Greene County BOS okays CAFO after contentious public hearing

More than 50 persons attended the public hearing. In front are Greene County Chief Deputy Nathaniel Chapman, left, and Assistant Greene County Attorney Thomas Laehn.

The Greene County Board of Supervisors’ public hearing last Monday morning on a hog CAFO proposed for construction in Greenbrier Township proved two things: many rural residents are angry when people can smell the profits of confined animal feeding without also smelling the accompanying manure; and the county supervisors think they’re hog-tied by the Iowa Department of Natural Resources and the master matrix.

More than 50 persons attended the public hearing on the construction permit for Nick Miller and Megan (Andrew) Carman, doing business as Oakview Pork LLC. The proposal is for two buildings with a capacity of 4,980 head. Annual production would be 11,454 hogs and 1.6 million gallons of manure. Oakview Pork would be located in Section 26 of Greenbrier Township. The master matrix scored 450 points of a total 880 possible. The DNR requires 440 points for approval.

The hearing was held in the Greene County District Courtroom to accommodate the large number of attendees.

Greenbrier resident Jody Byerly spoke first and hit most of the points mentioned by the dozen people who spoke in opposition to Oakview Pork. She said that when she and her husband Chad purchased their home on 305th Street, there were CAFOs nearby.

“They were there first, and I can live with that,” said Byerly. “But now I feel that what right do they (Miller, Carman) have to use their property in a way that infringes upon the way that I can use mine? If they were building a house and they were going to live there 340 days a year and they were drinking the water out of the well they put in, I wouldn’t fight it so much because they’re living the same life they’re forcing me to live.”

She said another CAFO would threaten their air quality and threaten their water.
Chad Byerly, Roberta Brown Henning, Dennis and Janet Hendricks, and Chris Henning talked about odor and threats to water quality. Bill Frederick said the fact that neither Carman nor Miller will live there shows a lack of respect to the neighborhood. Henning and Dale Hanaman asked the supervisors to take a stand and recommend disapproval to the DNR.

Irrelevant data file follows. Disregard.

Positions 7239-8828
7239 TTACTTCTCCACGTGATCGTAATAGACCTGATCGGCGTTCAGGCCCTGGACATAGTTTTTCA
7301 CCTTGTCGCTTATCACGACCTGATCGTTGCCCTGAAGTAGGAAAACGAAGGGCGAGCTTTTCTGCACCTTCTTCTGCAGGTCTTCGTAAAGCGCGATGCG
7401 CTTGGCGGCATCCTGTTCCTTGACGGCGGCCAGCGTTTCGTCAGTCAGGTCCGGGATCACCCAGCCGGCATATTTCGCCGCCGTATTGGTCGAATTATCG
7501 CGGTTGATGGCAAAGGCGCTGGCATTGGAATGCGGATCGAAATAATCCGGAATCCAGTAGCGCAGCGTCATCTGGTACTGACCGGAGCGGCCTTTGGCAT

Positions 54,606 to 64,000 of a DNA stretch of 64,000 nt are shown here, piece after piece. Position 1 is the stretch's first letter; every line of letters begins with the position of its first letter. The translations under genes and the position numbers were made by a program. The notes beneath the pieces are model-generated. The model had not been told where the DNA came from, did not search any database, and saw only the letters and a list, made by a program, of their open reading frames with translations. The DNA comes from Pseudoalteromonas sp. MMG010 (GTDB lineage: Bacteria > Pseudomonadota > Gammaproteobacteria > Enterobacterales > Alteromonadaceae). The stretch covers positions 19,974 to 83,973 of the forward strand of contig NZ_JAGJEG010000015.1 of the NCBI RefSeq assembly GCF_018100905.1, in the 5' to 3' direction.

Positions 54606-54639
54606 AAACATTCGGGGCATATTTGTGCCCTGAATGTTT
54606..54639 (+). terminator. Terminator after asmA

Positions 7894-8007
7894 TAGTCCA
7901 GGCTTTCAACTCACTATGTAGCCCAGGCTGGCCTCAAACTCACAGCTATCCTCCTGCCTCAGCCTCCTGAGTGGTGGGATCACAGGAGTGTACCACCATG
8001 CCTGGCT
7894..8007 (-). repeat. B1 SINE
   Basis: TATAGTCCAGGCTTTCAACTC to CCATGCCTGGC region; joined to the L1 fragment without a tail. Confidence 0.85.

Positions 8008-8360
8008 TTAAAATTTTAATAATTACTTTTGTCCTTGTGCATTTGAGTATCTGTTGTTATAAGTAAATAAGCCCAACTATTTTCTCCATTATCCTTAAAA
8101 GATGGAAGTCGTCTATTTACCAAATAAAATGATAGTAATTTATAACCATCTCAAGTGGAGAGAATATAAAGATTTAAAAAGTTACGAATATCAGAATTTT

“The matrix is so hole-y it leaks manure everywhere,” Henning said. “Greene County supervisors and Greene County residents need to be on the vanguard with other supervisors in other counties and say this matrix doesn’t work for us. It needs larger limits from people’s houses, it needs better controls, it needs higher scoring, and it needs some things required. I urge you as concerned citizens and as representatives of our county to say that to the DNR and to the governing body of this state.”

Kent Bates farmed the ground in the manure management plan years ago. He said the field is in a mud hole and there’s a 300-foot-deep well nearby.

John McCormick, a past president of the Greene County Farm Bureau, spoke in favor of the CAFOs. According to McCormick, CAFOs have not decreased nearby property values. Twenty-five persons younger than 40 are operating CAFOs in Greene County to get their start in agriculture (McCormick is one of them), he said. CAFOs contribute $17 million to the economy, he said, and added that there’s no scientific proof of a negative impact on the Raccoon River by CAFOs.

Brian Hunter, owner of several CAFOs, explained that Miller and Andy Carman worked for him when they were in high school and during the summers while they’re in college. “They’ve done everything there is to do with pigs,” Hunter said. “They’re Greene County’s finest young men.”

Hunter said CAFOs serve community and economic development.